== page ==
• Tavarres King, WR, Georgia: King was almost one of the heroes for Georgia, catching six passes for a career-high 205 yards and had an 80-yard touchdown reception, which was also a career long. Before Boykin's punt return, King's play stood as the longest play in Outback Bowl history.
  • Onterio McCalebb, RB, Auburn: Taking over as Auburn's lead back in the Chick-fil-A Bowl, McCalebb had a game-high 109 rushing yards, including a long of 60 yards. He also recorded a 3-yard touchdown run and caught two passes for 53 yards, including a 25-yard touchdown.
  • Alec Ogletree, LB, Georgia: He was all over the field for the Bulldogs, recording an Outback Bowl-high 13 tackles, including two for loss, broke up two passes and had a sack.
  • Chris Rainey, RB, Florida: Rainey ended his Florida career with a great showing against Ohio State in the Gator Bowl. He led Florida with 71 rushing yards, had 31 receiving yards and blocked a punt that was scooped up and run in for a touchdown by linebacker Graham Stewart.
  • Connor Shaw, QB, South Carolina: Shaw didn't let the big stage bother him, as he passed for 230 yards and two touchdowns, including a nifty Hail Mary to end the first half. He also carried the ball for 42 yards and another touchdown.

Instant Analysis: Auburn 43, Virginia 24

December, 31, 2011

After falling behind early, Auburn emptied out its playbook on offense and dominated the kicking game to charge past Virginia 43-24 on Saturday night in the Chick-fil-A Bowl.

Here’s an instant analysis from the game:

How the game was won: Auburn was truly special in special teams, and Virginia was utterly awful. The Tigers blocked two punts -- one leading to a touchdown and another resulting in a safety. They perfectly executed an onside kick to lead to another touchdown, snuffed out a Virginia fake field goal and also returned a free kick 62 yards to set up a field goal. The Tigers, who led 28-17 at the half, also played much better defensively in the second half and held the Cavaliers to 140 total yards after the break.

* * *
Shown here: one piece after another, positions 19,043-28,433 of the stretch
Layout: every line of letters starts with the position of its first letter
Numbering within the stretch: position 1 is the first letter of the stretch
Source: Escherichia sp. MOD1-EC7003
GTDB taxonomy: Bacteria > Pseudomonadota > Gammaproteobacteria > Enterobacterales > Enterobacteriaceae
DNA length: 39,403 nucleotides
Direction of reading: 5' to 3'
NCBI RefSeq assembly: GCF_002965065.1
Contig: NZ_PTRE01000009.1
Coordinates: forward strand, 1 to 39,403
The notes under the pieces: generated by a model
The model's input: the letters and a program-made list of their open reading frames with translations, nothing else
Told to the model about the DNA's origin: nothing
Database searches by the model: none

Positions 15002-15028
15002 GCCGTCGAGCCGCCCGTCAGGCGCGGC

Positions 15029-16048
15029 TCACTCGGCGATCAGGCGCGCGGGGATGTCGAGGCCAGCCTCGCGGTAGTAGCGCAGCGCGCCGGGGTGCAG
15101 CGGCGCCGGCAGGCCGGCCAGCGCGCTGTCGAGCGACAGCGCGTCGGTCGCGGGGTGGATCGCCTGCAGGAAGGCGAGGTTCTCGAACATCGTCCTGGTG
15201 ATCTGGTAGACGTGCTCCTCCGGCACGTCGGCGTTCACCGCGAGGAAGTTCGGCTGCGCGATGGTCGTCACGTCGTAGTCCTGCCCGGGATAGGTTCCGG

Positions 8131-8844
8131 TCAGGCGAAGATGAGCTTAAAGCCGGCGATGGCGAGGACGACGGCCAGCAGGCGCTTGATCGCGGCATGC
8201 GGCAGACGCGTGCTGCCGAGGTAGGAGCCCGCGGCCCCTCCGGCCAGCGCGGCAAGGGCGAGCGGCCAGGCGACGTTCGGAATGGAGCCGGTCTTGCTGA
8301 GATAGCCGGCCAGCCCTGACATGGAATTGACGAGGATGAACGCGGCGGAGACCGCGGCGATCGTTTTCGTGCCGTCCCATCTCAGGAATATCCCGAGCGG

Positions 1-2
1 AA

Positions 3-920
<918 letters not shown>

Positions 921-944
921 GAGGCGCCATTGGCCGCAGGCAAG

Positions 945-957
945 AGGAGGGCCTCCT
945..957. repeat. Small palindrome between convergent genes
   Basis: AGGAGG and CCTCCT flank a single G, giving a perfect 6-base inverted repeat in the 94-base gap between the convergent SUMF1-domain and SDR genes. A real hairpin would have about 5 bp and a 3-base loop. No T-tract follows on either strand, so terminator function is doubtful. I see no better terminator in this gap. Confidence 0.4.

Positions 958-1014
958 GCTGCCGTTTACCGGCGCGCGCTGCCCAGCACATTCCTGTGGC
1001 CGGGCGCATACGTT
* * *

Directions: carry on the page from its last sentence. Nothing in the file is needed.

Turning point: Cody Parkey’s onside kick came right after Auburn had tied the game at 14-14 early in the second quarter. On the second offensive play, Barrett Trotter hit Emory Blake on a 50-yard pass. Three plays later, Kiehl Frazier scored on a 1-yard touchdown plunge to give Auburn the lead for good.

Player of the game: Auburn’s Onterio McCalebb said prior to the game that he wanted to prove to everybody that he could be the go-to running back with Michael Dyer indefinitely suspended. McCalebb delivered for the Tigers with 109 rushing yards on 10 carries and two catches for 53 yards. He ran for a touchdown and also caught a touchdown pass.

Unsung hero: After Auburn starting quarterback Clint Moseley went down with an injury in the second quarter, Trotter came off the bench to throw the ball as well as has all season. He finished 11-of-18 for 175 yards, a touchdown and no interceptions. He also scrambled for 32 yards and kept several plays alive.

Stat of the game: Auburn’s 43 points were a season high.

Stat of the game II: Auburn coach Gene Chizik ran his bowl record to 9-0. He’s now 6-0 as an assistant coach in bowl games and 3-0 as a head coach.

Stat of the game III: Auburn (8-5) avoided the dubious distinction of becoming the first defending national champion since Ohio State in 1943 to lose six games.

Best call: Just about everything Auburn offensive coordinator Gus Malzahn dialed up. The Tigers ran statue-of-liberty plays, reverses, throwback screens, wrap-around handoffs and halfback passes. Malzahn, who will move on to be the head coach at Arkansas State, went out in style.

Second guessing: In one of several special teams blunders by the Cavaliers, coach Mike London called for a fake field goal in the second quarter with Auburn leading 21-14. The Tigers had all the momentum at the time, and the Cavaliers needed some points. But their fake from the 15-yard line was snuffed out by Auburn’s Chris Davis, and the Tigers answered with a touchdown drive of their own to take a 28-14 lead.